Make sure that you set a SMART goal. SMART is an acronym that you can use to guide your goal setting. Using this technique will help you create clear, attainable and meaningful goals, and develop the motivation, action plan, and support needed to achieve them.
What are some suggestions for the most common denials reasons?
- Always read back information to the patient or ask them to check it in person at check in. It is easy to transpose an address number or misspell a name. You can correct many small problems by doing this.
- Ideally use online appointments where patients enter their own information to save time for both you and the patient. Many Urgent Care clinics offer the ability to get a same-say appointment online. It’s also a great way to help boost your online reputation.
- Confirm eligibility every step of the way. If patients schedule ahead of the appointment, check eligibility at scheduling. Then, check again when they check in. If there’s an eligibility problem, you can discuss it with the patient. This also allows you to collect copays at check in. Your practice management system should offer instant eligibility checking.
- If you see a pattern of wrong coding, consider talking to the providers about having someone come in to do a real coding audit and some coding training. It can be tricky to talk to providers about coding problems, but it’s an important part of ensuring billing accuracy.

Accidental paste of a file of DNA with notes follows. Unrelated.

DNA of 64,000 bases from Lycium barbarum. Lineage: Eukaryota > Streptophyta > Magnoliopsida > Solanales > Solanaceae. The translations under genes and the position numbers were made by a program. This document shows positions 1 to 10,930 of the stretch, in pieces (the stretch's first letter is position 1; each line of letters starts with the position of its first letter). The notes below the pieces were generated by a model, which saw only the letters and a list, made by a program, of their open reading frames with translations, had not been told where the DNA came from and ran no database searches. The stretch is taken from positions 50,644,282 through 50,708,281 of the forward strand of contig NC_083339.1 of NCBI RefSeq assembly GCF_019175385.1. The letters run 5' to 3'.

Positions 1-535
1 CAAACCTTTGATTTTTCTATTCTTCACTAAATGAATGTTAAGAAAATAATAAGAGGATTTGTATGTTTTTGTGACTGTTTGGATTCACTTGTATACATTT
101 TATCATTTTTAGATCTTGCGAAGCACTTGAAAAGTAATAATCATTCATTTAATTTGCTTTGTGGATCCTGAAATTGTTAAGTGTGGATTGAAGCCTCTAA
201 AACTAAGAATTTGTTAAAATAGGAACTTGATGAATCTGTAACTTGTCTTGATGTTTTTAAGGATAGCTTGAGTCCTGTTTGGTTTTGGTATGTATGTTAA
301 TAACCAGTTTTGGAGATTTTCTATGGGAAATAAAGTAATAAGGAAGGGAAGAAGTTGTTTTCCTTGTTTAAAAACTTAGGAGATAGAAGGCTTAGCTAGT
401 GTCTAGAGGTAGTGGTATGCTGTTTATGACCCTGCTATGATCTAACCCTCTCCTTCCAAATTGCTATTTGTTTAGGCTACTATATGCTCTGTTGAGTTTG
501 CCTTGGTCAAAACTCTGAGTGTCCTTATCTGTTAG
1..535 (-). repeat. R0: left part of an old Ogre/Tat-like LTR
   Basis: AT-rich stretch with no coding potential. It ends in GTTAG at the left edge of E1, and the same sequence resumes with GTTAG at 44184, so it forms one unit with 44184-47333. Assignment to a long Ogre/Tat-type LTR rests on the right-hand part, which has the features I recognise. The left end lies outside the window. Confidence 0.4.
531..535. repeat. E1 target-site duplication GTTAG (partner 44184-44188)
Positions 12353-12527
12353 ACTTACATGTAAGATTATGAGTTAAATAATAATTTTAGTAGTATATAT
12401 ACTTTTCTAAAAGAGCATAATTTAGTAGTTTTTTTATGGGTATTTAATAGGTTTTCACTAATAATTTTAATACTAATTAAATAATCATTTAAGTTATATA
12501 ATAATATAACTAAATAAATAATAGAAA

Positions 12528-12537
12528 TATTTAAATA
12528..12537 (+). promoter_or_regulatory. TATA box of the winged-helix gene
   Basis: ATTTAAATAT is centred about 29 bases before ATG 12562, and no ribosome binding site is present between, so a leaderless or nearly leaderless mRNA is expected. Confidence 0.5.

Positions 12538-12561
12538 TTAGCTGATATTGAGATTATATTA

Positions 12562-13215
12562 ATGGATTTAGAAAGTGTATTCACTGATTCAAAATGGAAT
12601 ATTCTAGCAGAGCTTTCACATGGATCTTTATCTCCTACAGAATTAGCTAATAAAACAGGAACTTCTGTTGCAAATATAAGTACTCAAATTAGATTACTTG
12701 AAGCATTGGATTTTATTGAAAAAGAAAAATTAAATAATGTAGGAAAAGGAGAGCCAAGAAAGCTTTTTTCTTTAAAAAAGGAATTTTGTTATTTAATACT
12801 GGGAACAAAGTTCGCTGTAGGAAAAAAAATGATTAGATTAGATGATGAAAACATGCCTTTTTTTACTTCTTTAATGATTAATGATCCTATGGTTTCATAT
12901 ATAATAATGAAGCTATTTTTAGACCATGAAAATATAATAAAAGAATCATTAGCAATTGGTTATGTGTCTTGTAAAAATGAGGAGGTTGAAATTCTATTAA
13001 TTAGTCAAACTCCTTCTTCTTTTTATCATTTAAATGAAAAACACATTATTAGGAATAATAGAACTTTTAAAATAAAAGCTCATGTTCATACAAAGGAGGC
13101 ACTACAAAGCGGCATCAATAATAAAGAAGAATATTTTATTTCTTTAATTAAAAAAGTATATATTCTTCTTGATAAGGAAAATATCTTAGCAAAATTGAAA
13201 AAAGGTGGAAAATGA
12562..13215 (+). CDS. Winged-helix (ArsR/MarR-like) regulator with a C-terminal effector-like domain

You may find that you are not only getting denials but also find that they are under or over coding, which could mean that you aren’t getting paid the right amount when you do get paid. Practicing this bad habit could also trigger an audit of your practice.
- Use the tools and technology at your disposal. Run denial reason reports. Check in on your progress regularly. Use claim tracking tools to monitor claims and address the denials you do have quickly.
Health Prime’s Datalytics, a business intelligence platform that focus on insights that other medical billing solutions neglect, can help you keep track of the reasons behind your denials so you can set an improvement plan for your medical practice. To know more about it, subscribe to our Datalytics blog.
The important thing with denials is to understand what is causing them and then one by one fix the problems. Don’t try to tackle every problem at once. It’s tempting but it might be too much to manage and will be less effective that working on each core reason at a time.
Ultimately what you want is a long-term reduction in denials and improvement of your aged A/R. Achieving that best practice metric of 2% denial rate or less is truly a case of slow and steady improvement that will win that race.
At Health Prime we understand the importance of reducing your denial rate and keeping it under control so you can optimize your practice, increase revenue, and ensure that you get paid for your work.
If you want more information about how to reduce your denial rate, feel free to email us any question you may have at firstname.lastname@example.org. Set up a meeting with us to discuss how Health Prime can help you get your practice back in its prime.